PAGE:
All 60 of these levels are on the 3DS though, so what exactly does the Wii U add? The answer is Ghost Levels. Once a traditional level is beaten, a remixed version is unlocked. Don\’t let the word “remixed” fool you though, as they are so radically different that they\’re practically unrecognizable. Of course, the word Ghost isn\’t just for decoration, as the levels feature ghostly versions of enemies that can\’t be killed, at least not with the water gun. Some levels have an item pickup that gives you 10 bullets to re-kill the ghosts, but only for three seconds. It’s this new dynamic that really alters how Mutant Mudds is played. Most DLC or add-ons I\’ve encountered only act as a continuation of the main game, but these new Ghost Levels really changed the core of Mutant Mudds. Avoiding the enemies outright instead of destroying them adds a new layer of challenge and depth to the package. Sometimes a platform may seem unpassable, but you\’ll have to jump to the background, then jump back into the foreground to get to the other side.

While the new levels are fun and challenging, Mutant Mudds Deluxe is still Mutant Mudds. If you didn\’t like the original, then this version won\’t change your mind. Max still moves rather slowly (although I didn\’t have much of a problem with that) and people who found it too simple for its own good will still be disappointed. One “criticism” that some people had – of the game being too hard – has been alleviated by the inclusion of a new optional checkpoint system. Halfway through each level is a checkpoint, which upon death will restart you there will full life and a restarted timer. If you want the full challenge though, I recommend doing the Ghost Levels with Max and no active checkpoints. You can\’t get much more old school than that.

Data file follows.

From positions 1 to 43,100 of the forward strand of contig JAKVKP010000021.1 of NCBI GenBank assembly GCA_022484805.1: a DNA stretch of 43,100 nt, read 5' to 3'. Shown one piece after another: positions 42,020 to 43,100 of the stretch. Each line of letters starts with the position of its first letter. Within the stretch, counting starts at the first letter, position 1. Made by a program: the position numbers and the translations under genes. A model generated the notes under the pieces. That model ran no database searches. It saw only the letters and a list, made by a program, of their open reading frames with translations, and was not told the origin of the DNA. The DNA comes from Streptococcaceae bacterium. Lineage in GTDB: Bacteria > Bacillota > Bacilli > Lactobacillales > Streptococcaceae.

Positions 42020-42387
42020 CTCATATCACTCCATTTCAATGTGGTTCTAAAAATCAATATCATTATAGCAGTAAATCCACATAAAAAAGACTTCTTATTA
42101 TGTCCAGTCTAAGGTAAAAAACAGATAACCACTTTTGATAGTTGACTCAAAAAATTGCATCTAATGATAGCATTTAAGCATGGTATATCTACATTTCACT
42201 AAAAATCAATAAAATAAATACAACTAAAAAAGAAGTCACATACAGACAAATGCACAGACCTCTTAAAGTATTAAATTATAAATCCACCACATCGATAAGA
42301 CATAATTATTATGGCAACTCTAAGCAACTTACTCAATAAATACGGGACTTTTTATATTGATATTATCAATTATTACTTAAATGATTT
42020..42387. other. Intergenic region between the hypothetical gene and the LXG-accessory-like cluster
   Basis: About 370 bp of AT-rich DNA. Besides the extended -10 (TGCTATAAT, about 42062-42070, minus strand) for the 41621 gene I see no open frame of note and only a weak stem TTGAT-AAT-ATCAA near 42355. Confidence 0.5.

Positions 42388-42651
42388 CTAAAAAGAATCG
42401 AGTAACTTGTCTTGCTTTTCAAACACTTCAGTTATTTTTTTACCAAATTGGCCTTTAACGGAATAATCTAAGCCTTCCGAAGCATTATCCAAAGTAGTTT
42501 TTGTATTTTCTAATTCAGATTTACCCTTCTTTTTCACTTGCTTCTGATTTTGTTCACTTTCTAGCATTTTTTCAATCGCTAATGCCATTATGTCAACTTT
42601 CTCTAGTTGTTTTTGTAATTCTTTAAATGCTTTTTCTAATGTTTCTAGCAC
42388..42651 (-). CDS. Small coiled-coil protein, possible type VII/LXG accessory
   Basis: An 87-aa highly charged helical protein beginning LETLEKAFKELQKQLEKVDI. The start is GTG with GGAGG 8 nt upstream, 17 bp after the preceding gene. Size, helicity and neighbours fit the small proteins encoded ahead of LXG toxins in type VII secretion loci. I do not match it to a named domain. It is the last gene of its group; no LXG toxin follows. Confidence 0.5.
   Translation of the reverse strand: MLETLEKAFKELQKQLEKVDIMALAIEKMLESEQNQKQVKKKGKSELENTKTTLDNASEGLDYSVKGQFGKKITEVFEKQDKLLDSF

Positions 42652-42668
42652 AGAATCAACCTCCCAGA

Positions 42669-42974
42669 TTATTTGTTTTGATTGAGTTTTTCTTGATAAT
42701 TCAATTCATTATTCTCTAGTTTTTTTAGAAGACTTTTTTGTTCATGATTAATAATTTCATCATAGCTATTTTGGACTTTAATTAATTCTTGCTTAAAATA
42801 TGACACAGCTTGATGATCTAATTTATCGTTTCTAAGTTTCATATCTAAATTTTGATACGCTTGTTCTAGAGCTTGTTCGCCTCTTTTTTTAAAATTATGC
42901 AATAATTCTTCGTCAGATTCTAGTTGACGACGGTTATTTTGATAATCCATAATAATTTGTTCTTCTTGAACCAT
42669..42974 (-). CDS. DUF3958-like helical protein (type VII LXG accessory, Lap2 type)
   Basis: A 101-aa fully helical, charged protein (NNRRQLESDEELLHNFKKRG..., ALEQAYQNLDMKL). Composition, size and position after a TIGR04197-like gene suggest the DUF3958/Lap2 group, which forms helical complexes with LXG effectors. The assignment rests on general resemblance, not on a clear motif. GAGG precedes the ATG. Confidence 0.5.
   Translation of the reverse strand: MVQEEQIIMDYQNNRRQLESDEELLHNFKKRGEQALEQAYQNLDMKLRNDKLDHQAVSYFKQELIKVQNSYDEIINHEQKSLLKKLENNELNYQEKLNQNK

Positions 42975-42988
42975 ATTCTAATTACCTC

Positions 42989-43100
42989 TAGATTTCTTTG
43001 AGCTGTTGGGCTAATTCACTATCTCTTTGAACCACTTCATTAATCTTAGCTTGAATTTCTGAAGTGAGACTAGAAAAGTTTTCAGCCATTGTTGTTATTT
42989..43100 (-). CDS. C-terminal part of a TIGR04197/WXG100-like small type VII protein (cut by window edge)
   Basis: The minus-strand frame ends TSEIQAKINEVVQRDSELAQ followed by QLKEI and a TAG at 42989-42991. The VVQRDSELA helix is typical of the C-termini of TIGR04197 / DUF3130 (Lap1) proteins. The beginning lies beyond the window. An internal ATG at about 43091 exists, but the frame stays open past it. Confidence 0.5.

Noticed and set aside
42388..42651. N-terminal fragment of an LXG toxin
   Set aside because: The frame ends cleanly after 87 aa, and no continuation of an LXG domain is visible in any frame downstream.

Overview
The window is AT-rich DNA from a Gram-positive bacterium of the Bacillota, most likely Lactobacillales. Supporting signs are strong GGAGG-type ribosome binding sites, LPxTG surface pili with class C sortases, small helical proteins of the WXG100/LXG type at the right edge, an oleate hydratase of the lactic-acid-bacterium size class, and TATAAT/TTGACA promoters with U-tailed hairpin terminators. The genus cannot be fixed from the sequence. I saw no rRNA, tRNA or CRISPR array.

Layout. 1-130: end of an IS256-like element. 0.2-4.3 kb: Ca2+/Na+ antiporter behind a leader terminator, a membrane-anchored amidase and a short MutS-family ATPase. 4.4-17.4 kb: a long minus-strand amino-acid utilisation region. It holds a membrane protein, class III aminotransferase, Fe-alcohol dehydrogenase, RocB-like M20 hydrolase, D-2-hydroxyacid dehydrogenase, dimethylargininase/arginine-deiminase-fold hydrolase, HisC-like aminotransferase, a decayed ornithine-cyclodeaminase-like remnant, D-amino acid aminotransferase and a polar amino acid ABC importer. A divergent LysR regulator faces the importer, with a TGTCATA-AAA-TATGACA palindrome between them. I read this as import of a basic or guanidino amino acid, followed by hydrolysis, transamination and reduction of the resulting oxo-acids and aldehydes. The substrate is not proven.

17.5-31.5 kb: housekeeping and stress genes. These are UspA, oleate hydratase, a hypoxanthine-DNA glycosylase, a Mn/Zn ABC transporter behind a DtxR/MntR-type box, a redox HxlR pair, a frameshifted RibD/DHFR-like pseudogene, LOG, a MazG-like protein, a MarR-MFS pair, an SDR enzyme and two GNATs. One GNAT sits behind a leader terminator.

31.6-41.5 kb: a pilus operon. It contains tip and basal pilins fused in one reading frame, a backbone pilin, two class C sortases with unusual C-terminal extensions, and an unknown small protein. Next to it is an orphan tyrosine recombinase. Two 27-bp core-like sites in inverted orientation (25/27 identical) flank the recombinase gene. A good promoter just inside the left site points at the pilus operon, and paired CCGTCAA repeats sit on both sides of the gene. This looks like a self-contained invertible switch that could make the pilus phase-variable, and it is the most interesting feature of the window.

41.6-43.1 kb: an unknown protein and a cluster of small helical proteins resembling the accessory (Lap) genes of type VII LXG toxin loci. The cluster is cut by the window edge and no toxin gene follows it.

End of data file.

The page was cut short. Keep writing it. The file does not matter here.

When I first booted up Mutant Mudds Deluxe and selected level 1-1, I instantly smiled at the graphics. Sure, it looks the exact same as always, but the HD upgrade really stands out. The bright colours look gorgeous and the character models are crisp and clean. Along with the visuals, the soundtrack stands out as a strong point. The chiptunes are utterly fantastic and comprise probably my favorite OST in recent memory. Each zone has two unique themes and sometimes I would purposely stop playing just to listen to them.

The story is definitely not the focus here, but there is still a fun, quirky opening video. Max and his grandma are at home playing video games when an emergency broadcast shows an invading mud army from space. Video game logic dictates that Max is the only one who can stop it and then you\’re off to shooting and jumping. It gives me a “Zombies Ate My Neighbours” vibe and I can imagine this game being right at home in the 90’s.

The presentation may not have changed besides the HD visuals, but it didn\’t need to. It has a timeless feel to it that will always look and sound good. I wasn\’t sure how the game would fare without 3D, but thankfully the trade with HD is worth it and it comes down to personal taste.



So in the end, is the Deluxe version worth it? If you really enjoyed the first game and are curious about the Ghost Levels, then I say give it a go. Playing it on my Wii U was my fourth overall playthrough and it still remained a fun experience. The Ghost Levels add a new type of challenge and really change that way it’s played. If you never played any version of Mutant Mudds, then Deluxe is the definitive version with 80 levels and HD visuals, the trade off being 3D and portability. On the flip side though, if you disliked it the first time then Deluxe won\’t change your mind. Whatever you disliked from the original is still there, be it the slow movement or overly simple mechanics. For everyone else though, Mutant Mudds Deluxe is a worthy purchase at only 10 dollars.

However, if one bad thing came from downloading Deluxe, it’s that the wait for Mutant Mudds 2 just got that much harder. Good going Renegade Kid.